In neonatal ICUs (NICUs), stimulation resulting from noise may lead to adverse responses such as increased energy demand and oxygen desaturation.9 Since sound sleep is essential for central nervous system development, sleep disruption may negatively impact the overall health of preterm infants.10 The burden of disease is thereby increased by noise.
Noise not only impacts staff performance, but may also decrease patients’ confidence in their caregivers.
Communication breakdowns and interruptions during patient handoffs happen as a result of noise. The clatter and noise produced during change-of shift report in a crowded nurses station can lead to poor-quality handoffs that result in inefficiency, delayed treatment, mismanagement, and avoidable adverse events.11 High noise levels in the workplace have been implicated in increased staff stress, increased rates of burnout, and reduced occupational health.12 These ill effects of noise will ultimately affect professional behavior, quality of work, workplace civility, and patient safety.
Alarm fatigue and noise desensitization may lead the staff to ignore or disable important alarms.13 The Joint Commission has reported sentinel events related to alarm misuse or inadequate alarms that resulted in patient deaths.14 Meaningful use of technology to optimize staff response to alarms will promote better sleep for patients and optimal monitoring of critical changes.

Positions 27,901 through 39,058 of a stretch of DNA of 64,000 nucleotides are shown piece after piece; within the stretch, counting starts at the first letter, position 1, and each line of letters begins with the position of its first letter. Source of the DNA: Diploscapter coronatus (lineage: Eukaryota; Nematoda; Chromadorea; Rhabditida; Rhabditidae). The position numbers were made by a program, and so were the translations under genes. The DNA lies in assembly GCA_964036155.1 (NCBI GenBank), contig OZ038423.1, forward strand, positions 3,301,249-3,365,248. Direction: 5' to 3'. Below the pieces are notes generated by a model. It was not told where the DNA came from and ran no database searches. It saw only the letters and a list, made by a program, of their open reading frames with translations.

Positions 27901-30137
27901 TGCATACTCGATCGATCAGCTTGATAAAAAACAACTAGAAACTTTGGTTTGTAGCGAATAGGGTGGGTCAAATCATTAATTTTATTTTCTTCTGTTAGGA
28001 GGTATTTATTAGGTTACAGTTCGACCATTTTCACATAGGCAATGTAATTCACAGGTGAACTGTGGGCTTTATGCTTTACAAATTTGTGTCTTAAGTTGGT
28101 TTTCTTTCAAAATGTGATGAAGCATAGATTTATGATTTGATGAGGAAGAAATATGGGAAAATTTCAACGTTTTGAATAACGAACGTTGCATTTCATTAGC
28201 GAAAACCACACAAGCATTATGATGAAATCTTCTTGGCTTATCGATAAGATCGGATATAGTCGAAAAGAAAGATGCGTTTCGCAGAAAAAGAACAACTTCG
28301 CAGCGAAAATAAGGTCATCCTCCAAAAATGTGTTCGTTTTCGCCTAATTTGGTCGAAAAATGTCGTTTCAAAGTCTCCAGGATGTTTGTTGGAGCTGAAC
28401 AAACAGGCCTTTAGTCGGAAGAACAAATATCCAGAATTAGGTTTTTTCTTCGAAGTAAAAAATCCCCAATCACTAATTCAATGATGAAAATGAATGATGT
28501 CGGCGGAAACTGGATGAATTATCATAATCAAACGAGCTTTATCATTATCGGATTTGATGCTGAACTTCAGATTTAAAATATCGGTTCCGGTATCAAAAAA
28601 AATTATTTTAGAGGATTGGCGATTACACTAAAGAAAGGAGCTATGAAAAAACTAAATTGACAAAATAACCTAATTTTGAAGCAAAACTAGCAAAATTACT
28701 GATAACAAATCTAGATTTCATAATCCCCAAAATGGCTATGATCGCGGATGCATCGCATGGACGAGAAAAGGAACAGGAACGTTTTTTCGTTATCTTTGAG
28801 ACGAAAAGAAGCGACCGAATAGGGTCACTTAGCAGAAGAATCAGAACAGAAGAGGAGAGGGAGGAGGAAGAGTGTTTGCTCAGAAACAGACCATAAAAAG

Hospitalized older adults are particularly vulnerable to the negative effects of noise and other interruptions due to higher risk for delirium. Although no specific study was found that looked into the role of noise in causing or aggravating delirium in older adults, the interventions used to treat delirium might require noise-generating devices such as infusion pumps and monitors or admitting the patient to the ICU, an inherently loud area where constant monitoring takes precedence over rest and sleep. Delirium is the strongest independent predictor of death, mechanical ventilation time, and ICU stay.15 Sleep deprivation due to noise can potentially exacerbate delirium.
A recent study showed that not all noises are created equal. Electronic sounds (alarms from monitors and infusion devices and the ringing from telephones) caused a greater and more sustained elevation of heart rate.8 This undue cardiac stress (tachycardia) is of particular concern to older adults who might already have underlying cardiac dysrhythmias. An increased heart rate increases myocardial oxygen demand and triggers a cascade of adverse hemodynamic effects in already compromised heart function.